Brexit and trade: what EU and WTO rules imply
Bruegel in collaboration with Leuven Centre For Global Governance Studies organizes an event at which we will discuss the options for redesigning trade relations in the post-Brexit era.
Ahead of the UK triggering the Article 50 in the course of next month, it became crucial to assess the impact of Brexit on trade. Brexit will not only affect EU-UK’s trade policies, but it will also have an impact on global trade. The aim of that event was therefore to analyze what the Brexit will mean for the UK and the EU in terms of legislation and trade negotiations.
Andre Sapir launched the event with a short presentation mentioning what kind of problems would potentially arise from an EU perspective. According to him, the UK will leave the Customs Union (CU) which means that negotiations will turn around a Free-Trade Agreement (FTA). However, such an agreement requires customs controls due to the rules of origin and will therefore slow the overall flows of trade between UK and EU. UK and EU are likely not to adopt the same tariff schedules and will need border adjustments.
Petros Mavroidis discussed more in details the legal procedure implied by Brexit. There will be two rounds of trade negotiations: the UK will negotiate with the EU and then will negotiate with the rest of the world (within WTO). From an EU perspective, his proposal is the following: the EU-27 should adopt the EU-28’s tariff schedule and let the UK negotiates and deals with its own quotas at the WTO. He added that WTO cares only about FTAs and CUs, but not about the different scales of integration. It means that UK-EU can negotiate an agreement without worrying too much about WTO rules. From a UK perspective, real problems will come from the fact that by leaving the EU, it leaves an entity that has trade agreements with the rest of the world. The UK will therefore have to adjust the EU existing schedule and re-negotiate its own trade agreements which might lead to retaliation from third countries (even if the overall risk of retaliation is low).
Jan Wouters highlighted that Article 50 is not about trade, it’s all about a divorce. According to him, the process for the Withdrawal Agreement (WA) will take less than two years. However, negotiating a trade agreement will take much more time for two main reasons: first, starting discussions about a trade agreement while the WA has not even been agreed is almost illegal and second, examples such as CETA show that the standard procedure for trade negotiations takes much more than two years. Finally, as long as the UK is still a Member State, it is supposed not to be able to negotiate trade agreements with third countries. However it should be manageable and feasible to allow the UK to start having explanatory talks in order to future trade negotiations faster.
Hosuk Lee-Makiyama argued that the future of EU-UK relationships cannot be predicted based on previous negotiations like CETA since the divorce settlement is going to be based on the dynamics of status quo. He added that the only deadline that matters is the elections which will impact the future of the Tory party. He also stated that we cannot write off so quickly the possibility of a CU. First, the rules of origin do matter and the damages implied by breaking the regional supply chain will be considerable. Second, the other three freedoms barely exist and the services won’t experience true disruption after the Brexit. When the time for negotiations with third countries will come, he argued that UK and EU will have to sit on the same side of the table. When negotiating Tariff Rate Quotas (TRQs), third countries won’t be just satisfied by the UK and the EU splitting the quotas because they would lose flexibility. Finally, since previous negotiations were all about making associations, the EU faces now one big political challenge: defining what leaving the Union means.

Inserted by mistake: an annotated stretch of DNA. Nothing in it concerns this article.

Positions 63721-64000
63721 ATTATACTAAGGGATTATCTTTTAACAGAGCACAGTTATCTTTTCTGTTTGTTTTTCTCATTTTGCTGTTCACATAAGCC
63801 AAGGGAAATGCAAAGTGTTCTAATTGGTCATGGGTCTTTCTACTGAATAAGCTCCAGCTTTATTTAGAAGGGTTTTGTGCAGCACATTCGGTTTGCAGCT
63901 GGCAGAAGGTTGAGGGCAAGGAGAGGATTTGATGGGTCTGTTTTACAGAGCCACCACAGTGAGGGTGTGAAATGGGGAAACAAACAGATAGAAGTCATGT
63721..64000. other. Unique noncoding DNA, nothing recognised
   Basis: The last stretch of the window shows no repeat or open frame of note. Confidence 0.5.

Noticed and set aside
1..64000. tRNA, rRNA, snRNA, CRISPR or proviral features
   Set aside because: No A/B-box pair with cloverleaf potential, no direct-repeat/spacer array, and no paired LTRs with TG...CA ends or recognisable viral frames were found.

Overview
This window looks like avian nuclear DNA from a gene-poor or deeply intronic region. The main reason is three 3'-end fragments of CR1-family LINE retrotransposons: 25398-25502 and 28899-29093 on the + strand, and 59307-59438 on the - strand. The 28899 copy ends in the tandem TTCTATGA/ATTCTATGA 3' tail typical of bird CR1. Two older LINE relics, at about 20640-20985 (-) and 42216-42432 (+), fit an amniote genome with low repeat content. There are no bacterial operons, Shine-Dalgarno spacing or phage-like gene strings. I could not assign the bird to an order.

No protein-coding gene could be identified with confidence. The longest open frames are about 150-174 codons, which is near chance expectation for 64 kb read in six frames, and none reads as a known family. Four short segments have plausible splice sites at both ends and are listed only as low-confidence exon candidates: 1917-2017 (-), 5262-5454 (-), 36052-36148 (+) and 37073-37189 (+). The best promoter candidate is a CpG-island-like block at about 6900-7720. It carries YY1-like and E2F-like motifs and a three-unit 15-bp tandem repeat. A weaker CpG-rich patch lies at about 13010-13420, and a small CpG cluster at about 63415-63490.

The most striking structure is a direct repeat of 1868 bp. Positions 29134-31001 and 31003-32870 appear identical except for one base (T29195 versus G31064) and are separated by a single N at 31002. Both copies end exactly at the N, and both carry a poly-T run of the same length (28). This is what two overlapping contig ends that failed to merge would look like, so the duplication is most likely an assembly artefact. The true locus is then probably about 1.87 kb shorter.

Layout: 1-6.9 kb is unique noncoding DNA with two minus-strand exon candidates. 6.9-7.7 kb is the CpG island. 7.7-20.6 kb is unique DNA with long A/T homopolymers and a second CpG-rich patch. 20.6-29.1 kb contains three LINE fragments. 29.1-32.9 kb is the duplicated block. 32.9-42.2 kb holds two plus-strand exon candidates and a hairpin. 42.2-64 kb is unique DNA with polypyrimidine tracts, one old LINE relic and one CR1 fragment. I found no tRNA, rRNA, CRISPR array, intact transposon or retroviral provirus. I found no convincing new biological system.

The questions from Viktoria Dendrinou and the floor discussed further the CETA example and the implications of small countries trying to leverage their power through institutions on trade agreements, the threat of blocking from third countries regarding TRQs, the cases of Turkey and Ukraine as potential models for a future UK-EU agreement, the supremacy of EU-law model and the effectiveness of international law.
Notes by Justine Feliu
Video and audio recording
Check in and lunch
Chair: Viktoria Dendrinou, Reporter, Bloomberg
Petros C. Mavroidis, Edwin B. Parker Professor of Foreign & Comparative Law, Columbia University
André Sapir, Senior Fellow, Bruegel
Prof. Jan Wouters, Director, Leuven Centre for Global Governance Studies - Institute for International Law, KU Leuven
Hosuk Lee-Makiyama, Director, ECIPE
Chair: Viktoria Dendrinou, Reporter, Bloomberg
Petros C. Mavroidis
Edwin B. Parker Professor of Foreign & Comparative Law, Columbia University
Senior Fellow, Bruegel
Prof. Jan Wouters
Director, Leuven Centre for Global Governance Studies - Institute for International Law, KU Leuven
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